As mentioned the chassis is made with a laser cut 12mm thick plexiglass board. The board can be of any shape as long as it is symmetric and does not affect the balance of the system.

The different parts and sub-assemblies are shown next.

Step 3: The Steering Mechanisms Assembly

As can be seen in the previous step there are two steering assemblies.
They consist of a motor that rotates an axle connected to a couple of friction wheels.
 8mm bolts attach this sub-assembly to the system.
The shaft coupler, the most important part in this subassembly, is shown below. It connects the 1/2 inch drill rod to the motor.

Step 4: The Flywheel Assembly

The flywheel is designed to be a heavy disk with high inertial with the purpose of providing  momentum to proper the ShakerBot. The flywheel is chosen to be a 27 cm diameter and 8mm thick steel disk with hollow sections, this gives a weight of 2kg.

Forcing the motor to hold 2kg of steel in the air can actually cause high levels of stress on the motor shaft. For this reason, two 10mm bearings are used to hold the flywheel in place  using a special made shaft that also serves as the coupling between the motor and the flywheel.

The flywheel has a threaded hole that connects it to the motor shaft, a locking nut makes sure the connection is rigid.

Step 5: Motor Driver

The motors used are high power DC motors. To drive those motors a custom circuit driver was made using the Dual Hbridge L298 IC (each motor requires a driver board).  The dual Hbridge on each circuit is connected in parallel in order to provide current up to 4A.

The circuit schematic, and PCB as well as the Gerber files for the board can be found in the zip file below.

Step 6: Main Controller and Arduino Shield

The system is controlled using an ARDUINO MEGA 2560 board, a custom made shield reroutes the wiring in order to simplify the wiring of the system and distribute the I/O ports to the encoders and motor controllers.

The Gerber files for the shield can be found in the zip file below.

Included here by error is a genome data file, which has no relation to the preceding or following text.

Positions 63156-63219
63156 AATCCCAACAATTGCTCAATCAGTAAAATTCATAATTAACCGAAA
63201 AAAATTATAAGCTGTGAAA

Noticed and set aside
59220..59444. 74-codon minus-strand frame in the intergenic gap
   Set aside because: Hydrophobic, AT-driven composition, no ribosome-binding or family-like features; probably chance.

Step 7: Encoders

The encoders give feedback of the exact position the motor. They can be used to show the user the response of the system to the inputs given.

The motors used have a long shaft from the back, making it easy to connect the AMT103 encoders that we used.

Step 8: So What Is the Theory Behind the Motion?

The theory behind the motion of the Snakeboard is complicated and requires plenty of math. For those interested  can download the following paper by Lewis A. et al. However, in order to simplify the explanation, let us just imagine that the only control that we have is that to the angular position of the steering motors A and B and flywheel angle C.

Typical inputs are sinusoidal and are given by the following simple equations:


where a and c are  constants.

In order to achieve a forward gait: a needs to be equal to c.
For a Backward gait: a=-c
For a Rotating gait: a=c/2
and for a Parallel Park: c=1.5*a.

The following video shows a numerical simulation performed on Mathematica to display a forward and a rotating gait motion.

A simple Arduino code reads from wired serial(or bluetooth) and changes the variables correspondingly.
It is thus very easy to control the system using just Hyperterminal software or any bluetooth enabled device!

Step 9: The End

Happy snakeboarding everyone!

Make It Real Challenge

Participated in the
Make It Real Challenge